Covering the Unicode "Runic" letter set (from U+16a0 to U+16f0), except for the subsets "Tolkienian extensions" and "Cryptogrammic letters". Including Scandinavian runic numerals (number keys, U+0030 to U+0039). Additional runic punctuation marks, alternative glyphs, and private-use characters have been ascribed to free slots in "Latin Extended-D" (U+a7d0 to U+a7de), such as the magical ligature rune Alu or frequent (or, frankly, more aesthetic) alloglyphs for e.g. Kauna, Jeran, Sigel, Ehwaz, Mannaz, Ingwaz, Dagaz/Dæg, Stan, and others. +++ This font has been designed to meet the highest standards of runic aesthetics, glyph regularity and harmony, as well as scientific usefulness. As a specific advantage over other available non-FontStruct runic fonts, this font will always be equal in height to letters of other popular fonts at the same point size (Times New Roman, Linux Libertine), so as not to cause trouble with line height e.g. when writing a scientific paper.This is a clone
Runes for Family Use: User Manual
This font should be used with either caps lock or all lowercase, the former with serifs and the latter more realistic. As there is no runic "Z", typing one will instead provide stan, for "St". The numbers 0 - 9 provide other runes, listed below:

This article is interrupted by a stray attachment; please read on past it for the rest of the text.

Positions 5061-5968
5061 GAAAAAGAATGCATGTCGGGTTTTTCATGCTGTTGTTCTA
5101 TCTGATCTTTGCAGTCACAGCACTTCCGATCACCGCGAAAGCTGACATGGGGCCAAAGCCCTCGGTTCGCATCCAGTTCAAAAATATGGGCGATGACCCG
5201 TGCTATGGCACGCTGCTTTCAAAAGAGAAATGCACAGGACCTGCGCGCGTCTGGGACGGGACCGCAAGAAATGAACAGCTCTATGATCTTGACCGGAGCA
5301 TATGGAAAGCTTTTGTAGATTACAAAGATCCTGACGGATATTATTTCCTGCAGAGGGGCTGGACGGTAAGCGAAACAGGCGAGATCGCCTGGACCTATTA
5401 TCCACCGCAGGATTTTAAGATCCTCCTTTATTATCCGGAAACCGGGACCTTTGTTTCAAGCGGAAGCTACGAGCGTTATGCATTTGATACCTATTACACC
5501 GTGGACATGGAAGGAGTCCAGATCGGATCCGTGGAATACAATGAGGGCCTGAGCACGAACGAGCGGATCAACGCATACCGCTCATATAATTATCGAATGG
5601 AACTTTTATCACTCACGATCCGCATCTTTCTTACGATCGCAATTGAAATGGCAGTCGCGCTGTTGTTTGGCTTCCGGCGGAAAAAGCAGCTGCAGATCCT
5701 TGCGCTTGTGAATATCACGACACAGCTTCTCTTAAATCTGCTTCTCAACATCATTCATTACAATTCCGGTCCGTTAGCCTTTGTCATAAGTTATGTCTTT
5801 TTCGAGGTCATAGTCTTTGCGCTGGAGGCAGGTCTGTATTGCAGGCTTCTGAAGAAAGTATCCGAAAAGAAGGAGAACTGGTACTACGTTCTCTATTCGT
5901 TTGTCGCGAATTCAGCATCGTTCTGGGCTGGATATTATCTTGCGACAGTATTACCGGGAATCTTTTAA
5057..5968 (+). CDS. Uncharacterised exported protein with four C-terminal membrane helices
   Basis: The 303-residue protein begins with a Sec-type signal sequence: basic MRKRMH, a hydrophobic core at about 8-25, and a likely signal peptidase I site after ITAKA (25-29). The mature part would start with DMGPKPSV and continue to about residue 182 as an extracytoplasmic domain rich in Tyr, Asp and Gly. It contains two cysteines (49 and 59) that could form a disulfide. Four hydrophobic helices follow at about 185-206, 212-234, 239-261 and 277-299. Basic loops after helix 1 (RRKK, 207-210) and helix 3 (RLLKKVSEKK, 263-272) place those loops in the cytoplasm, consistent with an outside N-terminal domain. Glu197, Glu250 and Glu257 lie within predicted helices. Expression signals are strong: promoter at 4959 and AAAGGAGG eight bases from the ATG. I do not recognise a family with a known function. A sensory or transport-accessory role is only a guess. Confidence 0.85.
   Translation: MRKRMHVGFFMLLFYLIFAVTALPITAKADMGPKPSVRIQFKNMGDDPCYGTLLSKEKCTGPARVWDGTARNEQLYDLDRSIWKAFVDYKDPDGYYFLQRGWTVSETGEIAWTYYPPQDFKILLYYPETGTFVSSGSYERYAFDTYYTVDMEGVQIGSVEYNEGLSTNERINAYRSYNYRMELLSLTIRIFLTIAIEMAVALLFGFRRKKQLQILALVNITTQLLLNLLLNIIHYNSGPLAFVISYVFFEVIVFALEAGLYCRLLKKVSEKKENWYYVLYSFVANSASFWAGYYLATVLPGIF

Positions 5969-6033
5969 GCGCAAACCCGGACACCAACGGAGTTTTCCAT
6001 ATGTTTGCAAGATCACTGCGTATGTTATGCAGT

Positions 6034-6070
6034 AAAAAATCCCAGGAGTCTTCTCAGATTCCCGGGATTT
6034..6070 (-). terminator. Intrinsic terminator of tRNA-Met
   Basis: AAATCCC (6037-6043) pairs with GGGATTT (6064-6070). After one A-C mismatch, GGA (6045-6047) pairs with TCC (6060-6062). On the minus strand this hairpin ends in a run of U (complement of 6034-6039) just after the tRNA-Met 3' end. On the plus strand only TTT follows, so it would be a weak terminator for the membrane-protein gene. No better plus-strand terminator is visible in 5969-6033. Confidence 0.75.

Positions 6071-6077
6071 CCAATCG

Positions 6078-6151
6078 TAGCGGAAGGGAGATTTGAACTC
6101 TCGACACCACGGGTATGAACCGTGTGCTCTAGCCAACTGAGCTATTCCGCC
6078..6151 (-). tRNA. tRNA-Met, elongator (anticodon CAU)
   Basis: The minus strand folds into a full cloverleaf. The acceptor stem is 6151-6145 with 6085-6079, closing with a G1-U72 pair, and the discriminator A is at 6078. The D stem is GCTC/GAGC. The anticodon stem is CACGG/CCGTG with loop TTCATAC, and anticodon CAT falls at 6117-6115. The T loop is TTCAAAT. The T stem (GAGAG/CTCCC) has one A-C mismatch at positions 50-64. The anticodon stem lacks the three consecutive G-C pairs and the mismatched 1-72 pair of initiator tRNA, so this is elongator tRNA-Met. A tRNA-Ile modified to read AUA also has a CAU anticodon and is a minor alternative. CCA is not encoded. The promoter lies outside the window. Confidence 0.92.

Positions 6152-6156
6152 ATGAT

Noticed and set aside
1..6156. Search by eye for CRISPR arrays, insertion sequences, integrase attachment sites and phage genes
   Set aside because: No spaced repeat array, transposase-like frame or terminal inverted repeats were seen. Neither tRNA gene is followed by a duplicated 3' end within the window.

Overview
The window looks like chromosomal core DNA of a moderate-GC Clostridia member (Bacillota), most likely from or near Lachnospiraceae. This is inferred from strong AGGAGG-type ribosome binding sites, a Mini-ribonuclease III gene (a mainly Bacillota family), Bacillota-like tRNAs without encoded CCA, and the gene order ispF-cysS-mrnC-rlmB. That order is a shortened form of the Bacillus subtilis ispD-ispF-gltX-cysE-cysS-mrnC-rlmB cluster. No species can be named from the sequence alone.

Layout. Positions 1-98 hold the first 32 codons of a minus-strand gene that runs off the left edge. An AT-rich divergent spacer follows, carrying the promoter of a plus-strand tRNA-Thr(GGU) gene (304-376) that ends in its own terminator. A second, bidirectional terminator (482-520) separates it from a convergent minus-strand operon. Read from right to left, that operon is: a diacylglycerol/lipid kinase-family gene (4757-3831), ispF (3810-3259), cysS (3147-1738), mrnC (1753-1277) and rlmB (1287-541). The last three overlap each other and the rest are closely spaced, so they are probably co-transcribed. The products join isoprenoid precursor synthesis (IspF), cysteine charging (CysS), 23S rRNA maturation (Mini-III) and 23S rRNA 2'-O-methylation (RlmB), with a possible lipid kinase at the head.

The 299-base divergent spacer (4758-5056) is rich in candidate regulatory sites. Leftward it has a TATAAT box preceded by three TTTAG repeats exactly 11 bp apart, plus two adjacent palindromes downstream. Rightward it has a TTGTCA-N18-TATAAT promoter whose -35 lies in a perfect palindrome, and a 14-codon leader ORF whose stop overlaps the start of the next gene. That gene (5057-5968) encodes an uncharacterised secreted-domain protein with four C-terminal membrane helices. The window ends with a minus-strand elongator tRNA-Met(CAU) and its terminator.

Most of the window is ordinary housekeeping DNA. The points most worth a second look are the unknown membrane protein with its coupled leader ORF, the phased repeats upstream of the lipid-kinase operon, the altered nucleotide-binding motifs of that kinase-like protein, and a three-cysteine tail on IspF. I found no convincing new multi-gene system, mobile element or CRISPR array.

0: þorn "þ" "th"
1: eihwaz " ï "
2: yngvi "ŋ" "ng"
3: gyfu "/x/" "ch"
4: ear "ea"
5: kealk "kk" "ck"
6: ger "j"
7: os "o"
8: ac "a"
9: haglaz "h"
Just use shift on numbers for the caps lock version of those.
Runes are used phonetically, so most of the time you should shorten double-letters to single-letters ("Hello" would become "helo"). All the appropriate runes are bound to the appropriate keys, so you can type freely without worrying about which rune you're using. However, a few runes which represent diphthongs which are unused in Modern English are bound to the SHIFT-number row. They are as follows: !-th, @-eo, #-ng, $-ɶ, %-æ, ^-ia/io, &-ea, *-kk. (-st. Additionally, in Old English, there are two types of "g"s, a soft "g" (which is bound to the "g" key), as in "sage", and a hard "g" (which is bound to the ")" key), as in "saga".
Keys 1-7 also include the different Roman numerals (I, V, X, L, C, D, M), which can be combined to make up a number (from what I can tell, the Anglo-Saxons probably used Roman numerals or tally marks - most likely the former).